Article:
Gout is the most common type of inflammatory arthritis and affects more than eight million adults. If you ever have it, you will never confuse it with regular joint pain.
“It suddenly strikes like flicking on a light switch,” says rheumatologist Roy Altman, MD, a professor of medicine at UCLA Health. “The pain is severe with intense swelling and redness.”
In general, if you have one acute attack there is about a 70 percent chance you will have another within the next year. But even if you have avoided gout so far, the odds are you will suffer from it in the future.
“There is a direct relationship between age and gout,” says Dr. Altman. “Men tend to get it more than women, although a woman’s risk increases once she reaches menopause.” But in order to avoid possible attacks, you have to understand why it occurs so you can take the necessary protective steps.
Inside look at gout
Gout is triggered by the crystallization of uric acid within the joints. It happens like this: Your body produces uric acid from breaking down purines, a natural waste product of living cells. Uric acid is dissolved in your blood and passes through your kidneys into your urine.
However, sometimes your body produces too much uric acid or excretes too little. This causes uric acid to build up and form needle-like urate crystals in a joint or the surrounding tissue. The result: a sudden, hot, painful flare-up.
The large joint of your big toe is the most common affected area, followed by the side of the foot and ankle. Other potential hot spots include the knees, hands, and wrists. Episodes can last about seven to 10 days. “Anything longer may be a sign of osteoarthritis,” says Dr. Altman.
Attacks tend to strike at nighttime. Observational evidence has long shown gout attacks are more than two times higher during the night or early morning, but only recently has it been confirmed by research. The main reasons are believed to be lower body temperature and nighttime dehydration.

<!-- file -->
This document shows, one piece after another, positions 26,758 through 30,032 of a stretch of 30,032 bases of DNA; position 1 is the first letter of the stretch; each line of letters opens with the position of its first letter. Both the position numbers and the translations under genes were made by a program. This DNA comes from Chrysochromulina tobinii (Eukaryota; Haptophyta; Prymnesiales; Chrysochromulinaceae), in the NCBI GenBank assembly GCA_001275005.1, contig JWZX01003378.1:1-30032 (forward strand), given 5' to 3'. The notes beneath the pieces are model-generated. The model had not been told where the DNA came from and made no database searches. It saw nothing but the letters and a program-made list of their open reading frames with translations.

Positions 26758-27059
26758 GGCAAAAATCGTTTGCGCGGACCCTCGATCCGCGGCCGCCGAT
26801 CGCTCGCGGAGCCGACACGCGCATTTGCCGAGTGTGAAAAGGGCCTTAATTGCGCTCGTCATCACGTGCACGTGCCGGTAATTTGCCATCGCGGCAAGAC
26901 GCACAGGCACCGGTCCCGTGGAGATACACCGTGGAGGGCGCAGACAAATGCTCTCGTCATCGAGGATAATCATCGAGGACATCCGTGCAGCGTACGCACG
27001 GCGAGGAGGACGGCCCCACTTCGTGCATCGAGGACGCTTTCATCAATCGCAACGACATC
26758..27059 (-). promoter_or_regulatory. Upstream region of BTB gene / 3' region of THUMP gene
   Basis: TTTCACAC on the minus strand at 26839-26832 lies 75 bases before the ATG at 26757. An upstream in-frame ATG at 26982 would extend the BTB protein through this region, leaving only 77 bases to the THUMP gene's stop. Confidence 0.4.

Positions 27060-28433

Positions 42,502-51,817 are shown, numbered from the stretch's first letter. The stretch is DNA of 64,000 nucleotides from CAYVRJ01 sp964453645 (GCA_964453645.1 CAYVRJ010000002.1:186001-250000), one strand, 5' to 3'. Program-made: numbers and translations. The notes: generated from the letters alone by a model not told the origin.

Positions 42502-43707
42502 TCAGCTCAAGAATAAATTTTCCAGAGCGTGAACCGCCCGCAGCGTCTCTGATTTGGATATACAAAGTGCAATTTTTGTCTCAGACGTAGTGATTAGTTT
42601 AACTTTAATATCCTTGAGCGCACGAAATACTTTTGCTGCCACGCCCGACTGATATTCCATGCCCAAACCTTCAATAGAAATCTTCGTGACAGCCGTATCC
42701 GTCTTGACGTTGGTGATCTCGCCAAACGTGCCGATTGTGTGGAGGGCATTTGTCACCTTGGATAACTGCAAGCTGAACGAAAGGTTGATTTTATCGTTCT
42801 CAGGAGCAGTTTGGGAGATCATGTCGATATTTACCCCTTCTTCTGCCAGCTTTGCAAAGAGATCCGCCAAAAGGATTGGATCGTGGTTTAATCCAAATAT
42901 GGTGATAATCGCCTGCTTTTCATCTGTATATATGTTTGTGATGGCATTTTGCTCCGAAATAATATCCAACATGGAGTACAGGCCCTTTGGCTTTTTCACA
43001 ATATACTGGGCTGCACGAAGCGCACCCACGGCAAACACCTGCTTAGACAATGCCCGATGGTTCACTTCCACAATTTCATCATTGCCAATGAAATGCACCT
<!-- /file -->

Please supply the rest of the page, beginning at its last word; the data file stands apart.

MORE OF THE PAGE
“Crystals are more likely to crystallize in lower temperatures, and dehydration can prevent excess uric acid from being flushed from the body,” says Dr. Altman.
Another reason is decreased circulation and hypoxia, a condition where oxygen levels fall in the body, both of which can occur when sleeping. “This can cause tissue damage and cell breakdown, and make uric acid levels rise,” says Dr. Altman.
Gout can be confirmed by a joint fluid test to reveal urate crystal levels. Your uric acid level can also be helpful to diagnose gout as the higher the level, the greater your risk. For sudden, acute attacks, the first line of treatment is medication. The most common include:
* Nonsteroidal anti-inflammatory drugs (NSAIDs): These include common over-the-counter options, such as ibuprofen (Advil, Motrin IB) and naproxen sodium (Aleve), as well as prescription NSAIDs like indomethacin (Indocin) or celecoxib (Celebrex). “However, stronger prescription dosages are often needed, says Dr. Altman.
* Colchicine: This pain reliever reduces gout pain. After the pain resolves, your doctor may prescribe a low daily dose along with a urate-lowering medication to prevent future attacks.
* Corticosteroids: These may control gout inflammation and pain, and may be taken in pill form, or injected into your joint.
If you suffer chronic or frequent attacks, or more than one joint is affected, or you develop kidney stones or a tophus (large lumps of crystals), you may need medication to reduce your uric acid production. These drugs include allopurinol (Aloprim, Lopurin, Zyloprim), febuxostat (Uloric), and probenecid (Benemid). The usual goal here is to lower uric acid levels to less than six milligrams per deciliter (mg/dL).
Make dietary and lifestyle changes
Medication is only one way to prevent gout attacks. Altering your life-style habits is also another means of protection.
Besides reducing your intake of meat and shellfish, which can cause uric acid levels to climb, limit your alcohol intake as well as drinks with high fructose corn syrup like soft drinks. Stay well hydrated and adopt an exercise program to help lose excess weight.
You can also increase your intake of certain foods that have been shown to lower uric acid levels, like coffee (regular or decaf) and cherry juice, as well as getting more vitamin C through supplements or foods like bell peppers, broccoli, strawberries, and oranges.
But keep in mind that gout may be a sign of something more serious, says Dr. Altman. “High uric acid levels could be reflective of an underlying medical issue like cardiovascular disease, hypertension, and kidney disease.”